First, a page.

International Workshop ‘News Media and the Emotional Public Sphere'
This workshop brings together international psychologists, sociologists, and communication and media scholars to reflect upon and gain insight into the role of emotions in the production and reception of news, as well as to assess the implications of emotion-related journalistic practices and narratives for the Public Sphere.
The workshop is divided into three sessions. First, the News Media, Emotions, and the Public Sphere session will be concerned with theoretical and empirical perspectives aimed at elucidating the ways in which emotions and the affective framing of the news impinge upon the constitution of the public sphere. Relevant issues in this session include: the social and epistemological role of emotions in the public sphere; the political significance of emotional regimes; descriptive and normative approaches to the structure and function of emotions in journalism.
Second, the Public Sphere, Public Screen: Emotions, Online News, and Social Networks session will examine (re)configurations of the Public Sphere in the age of Internet communication. Since a great deal of the social and political dynamics of public life takes now place in cyberspace, this section will pay attention to issues related to the use of communication technologies to raise and convey feelings of civic engagement; the impact of the multimodal (image, sound, video) construction of emotions in online news platforms; affect infusion in social networks and the implementation of collective action; the political significance of social sharing of news in online platforms.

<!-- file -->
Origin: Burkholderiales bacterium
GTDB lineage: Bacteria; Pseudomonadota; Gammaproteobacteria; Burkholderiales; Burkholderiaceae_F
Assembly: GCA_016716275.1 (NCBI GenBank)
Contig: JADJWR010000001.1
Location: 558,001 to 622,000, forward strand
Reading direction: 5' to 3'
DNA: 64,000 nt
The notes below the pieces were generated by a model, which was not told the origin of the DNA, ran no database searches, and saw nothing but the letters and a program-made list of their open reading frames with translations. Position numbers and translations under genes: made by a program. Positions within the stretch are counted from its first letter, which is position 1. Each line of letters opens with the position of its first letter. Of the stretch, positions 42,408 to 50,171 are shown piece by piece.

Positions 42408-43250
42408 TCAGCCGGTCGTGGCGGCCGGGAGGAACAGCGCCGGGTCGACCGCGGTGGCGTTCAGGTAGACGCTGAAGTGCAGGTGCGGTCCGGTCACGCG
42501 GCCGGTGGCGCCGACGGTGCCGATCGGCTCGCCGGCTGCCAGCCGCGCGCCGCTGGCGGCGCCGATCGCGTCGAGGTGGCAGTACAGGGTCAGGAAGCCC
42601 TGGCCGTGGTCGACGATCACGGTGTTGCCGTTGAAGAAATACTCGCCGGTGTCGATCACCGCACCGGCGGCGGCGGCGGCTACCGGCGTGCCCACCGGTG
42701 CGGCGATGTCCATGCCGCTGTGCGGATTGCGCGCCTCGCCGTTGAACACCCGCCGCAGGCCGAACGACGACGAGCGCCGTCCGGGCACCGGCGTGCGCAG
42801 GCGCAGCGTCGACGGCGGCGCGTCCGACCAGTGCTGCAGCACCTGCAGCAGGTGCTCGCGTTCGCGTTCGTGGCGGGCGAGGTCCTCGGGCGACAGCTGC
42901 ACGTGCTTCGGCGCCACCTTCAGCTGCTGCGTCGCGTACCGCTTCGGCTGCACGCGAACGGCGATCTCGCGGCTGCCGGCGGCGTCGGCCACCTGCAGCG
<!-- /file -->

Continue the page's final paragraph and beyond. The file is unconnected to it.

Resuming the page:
Finally, the Emotions, Journalistic Practices, and Storytelling session will deal with issues related to the role played by emotions in the production and reception of news. Relevant issues in this session include: journalists' perceptions of the place and role of emotions in their professional practices; institutional and personal conventions implemented by journalists to report on emotional events; journalists' narrative styles when reporting on affective topics; the emotional impact of journalists' work upon audiences; the relationship between journalism training and emotional literacy.
‘Emotional Culture and Identity' Project
Institute for Culture and Society
University of Navarra 31009 Pamplona Spain +34 948 425 600 ext. 805615 Fax: +34 948 425 619 firstname.lastname@example.org